Enfield Town FC – A Brief History
Formed on 23rd June 2001, Enfield Town FC started life in the Essex Senior League in 2001-02. The club finished runners-up in that first season before winning the league championship the following year. Their time spent in the ESL was successful, with two championships, two league cups, a Middlesex Charity Cup and wins in the Gordon Brasted Memorial Trophy and Capital Counties Feeder Leagues Trophy finals to show for their efforts.
Following promotion to the Southern League (East) in 2005, the Towners had a terrific first season at that level, before eventually losing to Wivenhoe Town in the promotion play-offs. The following season, following a move into the Ryman League for 2006-07, the club again finished 3rd – this time losing out via the play-offs to AFC Sudbury. In 2009-10, the club yet again only just missed out on promotion, being beaten this time by Concord Rangers in the play-off final.
The club originally played at Brimsdown Rovers' Goldsdown Road ground in a ground share arrangement. In October 2008, however, Enfield Council announced a deal with the club allowing it to relocate to the Queen Elizabeth II Stadium. Realising a long held dream, the club worked closely with the Council to see the old athletics stadium restored and upgraded to be able to host Ryman League football. This finally provided the club with a home of its own a short distance from the former stadium in Southbury Road, with a capacity of 2,500.
While retaining a running track as a training facility for local use, the club has been able to provide an atmospheric environment. The Stadium was formally opened in November 2011 with a match against a Tottenham Hotspur XI.
Following the move to the new ground, there was a close Ryman 1 (North) title race between Town and eventual champions Leiston. After finishing as runners-up, Town had to settle for promotion the hard way, beating Grays Athletic and Needham Market in two exciting play-off games. After a period of consolidation at Step 3 had turned into a battle for survival, safety was only secured on the final day of the 2013-14 season with a 2-1 away win at Cray Wanderers. Bradley Quinton succeeded George Borg as first team manager in August 2014 and, during his first few months at the helm, the team recorded impressive 3-0 wins at Hendon, Maidstone and Margate, all of whom were either promoted or reached the play-offs. Indeed, such was the team’s improvement that a play-off place was achieved, only for 3 crucial points to be deducted towards the end of the campaign, in controversial circumstances, leading to a final league placing of 7th.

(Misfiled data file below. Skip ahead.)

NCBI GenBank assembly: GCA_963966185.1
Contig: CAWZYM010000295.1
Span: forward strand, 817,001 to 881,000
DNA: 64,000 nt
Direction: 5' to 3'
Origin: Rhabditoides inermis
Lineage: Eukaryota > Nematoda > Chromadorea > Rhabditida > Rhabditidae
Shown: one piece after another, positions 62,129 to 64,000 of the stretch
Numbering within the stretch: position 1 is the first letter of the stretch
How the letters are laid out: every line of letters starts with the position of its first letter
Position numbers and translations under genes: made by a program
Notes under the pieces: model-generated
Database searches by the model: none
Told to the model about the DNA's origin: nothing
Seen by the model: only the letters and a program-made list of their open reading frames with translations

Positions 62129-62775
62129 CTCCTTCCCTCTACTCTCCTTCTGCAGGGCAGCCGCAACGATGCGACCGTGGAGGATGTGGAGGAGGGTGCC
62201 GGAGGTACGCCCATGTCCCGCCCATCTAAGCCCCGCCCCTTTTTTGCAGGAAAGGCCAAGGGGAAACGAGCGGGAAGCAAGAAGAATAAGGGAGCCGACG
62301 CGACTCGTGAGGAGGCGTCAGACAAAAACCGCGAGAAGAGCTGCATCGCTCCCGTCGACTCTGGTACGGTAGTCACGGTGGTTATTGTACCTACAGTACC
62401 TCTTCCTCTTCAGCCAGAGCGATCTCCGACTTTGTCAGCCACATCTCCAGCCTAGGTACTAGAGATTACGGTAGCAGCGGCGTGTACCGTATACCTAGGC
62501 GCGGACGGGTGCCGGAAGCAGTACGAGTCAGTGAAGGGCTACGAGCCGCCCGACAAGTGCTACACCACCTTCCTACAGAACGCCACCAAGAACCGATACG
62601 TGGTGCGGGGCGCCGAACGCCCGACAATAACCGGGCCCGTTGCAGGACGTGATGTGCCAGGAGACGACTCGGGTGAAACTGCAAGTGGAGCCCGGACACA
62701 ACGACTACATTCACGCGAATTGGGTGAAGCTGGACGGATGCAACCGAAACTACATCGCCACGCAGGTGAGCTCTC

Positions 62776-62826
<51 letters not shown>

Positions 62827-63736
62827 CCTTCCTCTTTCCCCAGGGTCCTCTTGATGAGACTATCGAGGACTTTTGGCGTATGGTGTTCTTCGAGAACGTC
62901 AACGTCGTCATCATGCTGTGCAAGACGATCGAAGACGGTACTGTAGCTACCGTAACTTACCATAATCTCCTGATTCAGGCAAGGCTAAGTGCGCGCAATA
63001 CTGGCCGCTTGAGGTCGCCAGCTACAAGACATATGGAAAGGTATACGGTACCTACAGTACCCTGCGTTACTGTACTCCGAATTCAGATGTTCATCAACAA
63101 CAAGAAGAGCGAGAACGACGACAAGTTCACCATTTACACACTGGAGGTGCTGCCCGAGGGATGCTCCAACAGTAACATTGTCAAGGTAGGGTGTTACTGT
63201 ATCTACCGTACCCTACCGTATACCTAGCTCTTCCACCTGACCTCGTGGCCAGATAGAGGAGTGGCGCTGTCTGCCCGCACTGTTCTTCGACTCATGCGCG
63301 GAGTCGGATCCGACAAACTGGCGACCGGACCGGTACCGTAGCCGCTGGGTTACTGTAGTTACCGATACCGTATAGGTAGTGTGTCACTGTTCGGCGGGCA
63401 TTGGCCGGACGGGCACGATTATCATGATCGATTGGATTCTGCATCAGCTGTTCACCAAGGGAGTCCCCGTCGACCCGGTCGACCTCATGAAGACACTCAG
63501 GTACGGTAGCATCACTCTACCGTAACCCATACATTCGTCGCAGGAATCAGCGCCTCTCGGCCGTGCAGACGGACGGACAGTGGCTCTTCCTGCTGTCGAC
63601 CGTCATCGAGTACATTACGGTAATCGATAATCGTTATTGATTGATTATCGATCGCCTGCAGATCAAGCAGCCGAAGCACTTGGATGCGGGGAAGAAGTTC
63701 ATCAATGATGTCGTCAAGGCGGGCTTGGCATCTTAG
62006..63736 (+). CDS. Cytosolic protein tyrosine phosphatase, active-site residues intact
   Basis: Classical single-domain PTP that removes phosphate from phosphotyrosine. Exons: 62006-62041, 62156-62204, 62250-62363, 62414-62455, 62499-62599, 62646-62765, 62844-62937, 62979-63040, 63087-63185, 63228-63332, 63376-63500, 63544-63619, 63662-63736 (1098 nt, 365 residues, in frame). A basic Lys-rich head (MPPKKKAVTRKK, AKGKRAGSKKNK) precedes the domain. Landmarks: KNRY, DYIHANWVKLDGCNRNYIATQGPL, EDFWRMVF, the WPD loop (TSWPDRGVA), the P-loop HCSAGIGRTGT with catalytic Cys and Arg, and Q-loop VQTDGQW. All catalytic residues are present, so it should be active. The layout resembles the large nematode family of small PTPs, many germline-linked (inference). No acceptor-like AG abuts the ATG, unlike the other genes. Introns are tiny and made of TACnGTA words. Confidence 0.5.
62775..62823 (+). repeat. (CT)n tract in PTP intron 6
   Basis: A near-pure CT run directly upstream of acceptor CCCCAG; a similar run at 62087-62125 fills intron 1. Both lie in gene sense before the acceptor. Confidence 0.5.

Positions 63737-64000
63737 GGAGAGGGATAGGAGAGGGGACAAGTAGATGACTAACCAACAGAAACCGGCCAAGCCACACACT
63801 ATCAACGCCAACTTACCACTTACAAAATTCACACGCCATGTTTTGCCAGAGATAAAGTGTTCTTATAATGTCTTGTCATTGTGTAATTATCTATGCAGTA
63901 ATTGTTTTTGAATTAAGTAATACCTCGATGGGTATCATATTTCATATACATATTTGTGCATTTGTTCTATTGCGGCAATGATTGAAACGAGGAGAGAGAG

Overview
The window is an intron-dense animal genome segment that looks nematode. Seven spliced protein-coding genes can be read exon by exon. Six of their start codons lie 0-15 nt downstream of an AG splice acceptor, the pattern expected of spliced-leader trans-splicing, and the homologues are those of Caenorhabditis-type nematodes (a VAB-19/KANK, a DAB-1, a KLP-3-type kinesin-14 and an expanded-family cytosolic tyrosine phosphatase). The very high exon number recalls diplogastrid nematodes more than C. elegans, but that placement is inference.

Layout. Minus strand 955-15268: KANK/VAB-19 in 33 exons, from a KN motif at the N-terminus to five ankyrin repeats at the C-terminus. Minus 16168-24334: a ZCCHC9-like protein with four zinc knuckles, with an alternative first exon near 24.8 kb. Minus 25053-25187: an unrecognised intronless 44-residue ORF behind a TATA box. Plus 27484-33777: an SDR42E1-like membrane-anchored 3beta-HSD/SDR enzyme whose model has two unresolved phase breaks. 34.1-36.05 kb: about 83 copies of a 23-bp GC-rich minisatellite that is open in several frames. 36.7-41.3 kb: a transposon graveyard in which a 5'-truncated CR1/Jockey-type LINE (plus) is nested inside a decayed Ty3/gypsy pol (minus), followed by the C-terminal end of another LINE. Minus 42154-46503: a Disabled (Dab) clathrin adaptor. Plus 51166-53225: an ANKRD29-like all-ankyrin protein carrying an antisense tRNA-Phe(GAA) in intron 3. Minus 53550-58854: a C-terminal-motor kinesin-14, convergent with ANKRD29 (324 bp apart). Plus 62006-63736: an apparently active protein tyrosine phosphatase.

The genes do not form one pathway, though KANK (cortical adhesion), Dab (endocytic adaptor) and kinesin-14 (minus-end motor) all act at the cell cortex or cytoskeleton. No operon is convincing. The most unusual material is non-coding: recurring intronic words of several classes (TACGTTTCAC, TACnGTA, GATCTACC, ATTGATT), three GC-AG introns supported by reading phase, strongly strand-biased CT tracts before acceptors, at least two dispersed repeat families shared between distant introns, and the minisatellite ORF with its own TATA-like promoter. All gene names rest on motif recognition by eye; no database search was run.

In 2015/16, Town went on a terrific late run and only missed out on a play-off spot by a couple of points. Then last season, the play off dream was finally realised, but a 2-4 defeat at Dulwich Hamlet in the semi-final prevented further progress.
Following the departure of manager Bradley Quinton to Braintree Town during the close season, the experienced Andy Leese took over the managerial reins, with former Premier League star Darren Purse as his assistant.
The first supporter-owned club in the country, growth continues at a sustainable pace. Over the last few years, successful Reserve, Under-21, Under-18 and Ladies sides have been built, along with a number of other teams of various age groups and abilities, including a learning difficulties squad.
In June 2017, the club were awarded the Charter Standard Community Club of the Year by the Middlesex Football Association, the latest in a proud line of awards to acknowledge all the hard work done to support the local community. For the second season running, #GoToTown, an online fanfunding scheme, is operating which allows Town fans to support their club via a monthly subscription while being able to enjoy benefits such as Membership, Season Tickets, home match videos, shirts, matchday programmes and cup match tickets. The club continues to look forward, and aims to build on the on and off-field momentum that has been established over the past few seasons as it continues to follow its vision as an inclusive club for all and a football and social centre for the community, with a range of teams playing at the highest sustainable levels possible
Enfield Football Tales Project
With a view to their origins, in 2012 the club embarked on the Enfield Football Tales Project. With the help of a national charity, the Beth Johnson Foundation, lottery funding was obtained and a number of individuals and organisations came together with the intention of gathering people’s recollections of football in Enfield. A number of players, past and present, fans and officials kindly agreed to be interviewed and these have been uploaded onto YouTube and can be viewed via the Enfield Football Tales project’s website. A mobile exhibition has been created together with two handling boxes which can be used in conjunction with school visits and with those suffering the early stages of dementia. A team of volunteers are also involved in giving talks to local schools and organisations who are interested in either the sporting or the local history aspect of the project. These can be arranged by contact page on the tales website.